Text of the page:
Let me therefore say this to Ambassador Weah: You have been given an enviable but difficult political platform. The youth are a disparate group. They also have many concerns and needs. They have very high expectations fueled by the anxieties of that age group. They believe in immediate gratification. They will demand a lot from you materially and otherwise. They will see your new role as that of a Messiah, the great savior and provider.  The role you have assumed is difficult, too; it puts you under the microscope. All young people and the nation are watching you. You have the first ingredient you need to succeed: you will be dealing with a base that loves and adores you – and believes in you. Lead them toward the land of peace and reconciliation. Some of your friends may give you advice that may lead you to pause, to rethink your decision, and to rethink your options. But, I have no doubt that you recognize and accept that Liberia’s future belongs to you and the young people you are now charged with helping to lead toward seeing and accepting  the imperative and significance of peace. The future of our generation, my generation, is now! Your future is tomorrow, which you have been called upon to help shape today. You have the best political platform that Liberia could offer you for the task. Utilize it to enshrine your name in our nation’s history – and to lay the foundation of peace and prosperity for you and your generation. Don’t listen to the detractors and apostles of cynicism and doom.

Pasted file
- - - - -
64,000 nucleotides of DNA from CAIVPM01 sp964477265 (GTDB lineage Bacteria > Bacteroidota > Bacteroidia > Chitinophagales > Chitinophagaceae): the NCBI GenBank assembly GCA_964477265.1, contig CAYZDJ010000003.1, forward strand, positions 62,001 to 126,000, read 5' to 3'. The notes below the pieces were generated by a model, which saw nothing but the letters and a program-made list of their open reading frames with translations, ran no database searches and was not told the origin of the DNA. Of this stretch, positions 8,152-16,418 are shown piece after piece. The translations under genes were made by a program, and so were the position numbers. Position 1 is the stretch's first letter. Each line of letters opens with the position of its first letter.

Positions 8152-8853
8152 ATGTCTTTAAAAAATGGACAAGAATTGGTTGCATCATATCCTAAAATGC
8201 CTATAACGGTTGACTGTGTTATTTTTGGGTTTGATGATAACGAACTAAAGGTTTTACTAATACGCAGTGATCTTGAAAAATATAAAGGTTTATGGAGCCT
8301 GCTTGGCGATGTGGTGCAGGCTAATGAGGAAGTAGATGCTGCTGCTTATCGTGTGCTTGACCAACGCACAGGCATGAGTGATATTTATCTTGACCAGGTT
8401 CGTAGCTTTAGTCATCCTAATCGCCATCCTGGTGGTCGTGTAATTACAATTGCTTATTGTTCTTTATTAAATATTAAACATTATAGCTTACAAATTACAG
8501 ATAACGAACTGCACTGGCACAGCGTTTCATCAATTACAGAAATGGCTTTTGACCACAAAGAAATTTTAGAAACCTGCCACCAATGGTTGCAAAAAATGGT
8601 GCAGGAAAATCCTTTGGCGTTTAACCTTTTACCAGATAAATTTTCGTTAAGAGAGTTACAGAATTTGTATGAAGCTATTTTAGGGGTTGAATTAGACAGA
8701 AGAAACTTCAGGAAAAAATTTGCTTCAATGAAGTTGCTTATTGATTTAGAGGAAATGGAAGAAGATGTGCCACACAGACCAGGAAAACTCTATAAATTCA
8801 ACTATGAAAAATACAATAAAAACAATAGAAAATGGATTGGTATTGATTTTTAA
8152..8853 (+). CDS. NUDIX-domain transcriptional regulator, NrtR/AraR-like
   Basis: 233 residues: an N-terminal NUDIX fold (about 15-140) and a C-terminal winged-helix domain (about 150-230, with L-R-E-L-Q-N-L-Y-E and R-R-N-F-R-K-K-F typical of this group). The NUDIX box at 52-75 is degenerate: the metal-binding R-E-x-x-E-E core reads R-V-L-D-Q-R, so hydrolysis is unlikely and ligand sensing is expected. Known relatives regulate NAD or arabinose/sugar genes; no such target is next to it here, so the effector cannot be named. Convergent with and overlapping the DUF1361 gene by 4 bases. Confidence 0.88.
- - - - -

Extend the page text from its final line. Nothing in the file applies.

Thank you, Madame President! Congratulations, Ambassador Weah!

Together, let all of us work to build a peaceful, prosperous, stable, and secure Liberia for our generation – and for succeeding generations.

Sincerely,
Morris M. Dukuly, Sr.

About the Author:

Morris M. Dukuly, Sr. is a Communications Specialist and a national and international consultant. He holds a Master’s degree in Mass Communications and a Master’s degree in Education from Temple University in Pennsylvania and University of St. Thomas in Minnesota, respectively. He has served as a Liberian Cabinet Minister, more recently as Minister of State for Presidential Affairs and Chief of Staff to President Ellen Johnson Sirleaf. Mr. Dukuly also served as Speaker of the Transitional Legislative Assembly of the Republic of Liberia from March 1994 to March 1997.

Disclaimer: The Author did not seek or receive any assistance from anyone. The views expressed and all factual and material errors are his and his alone.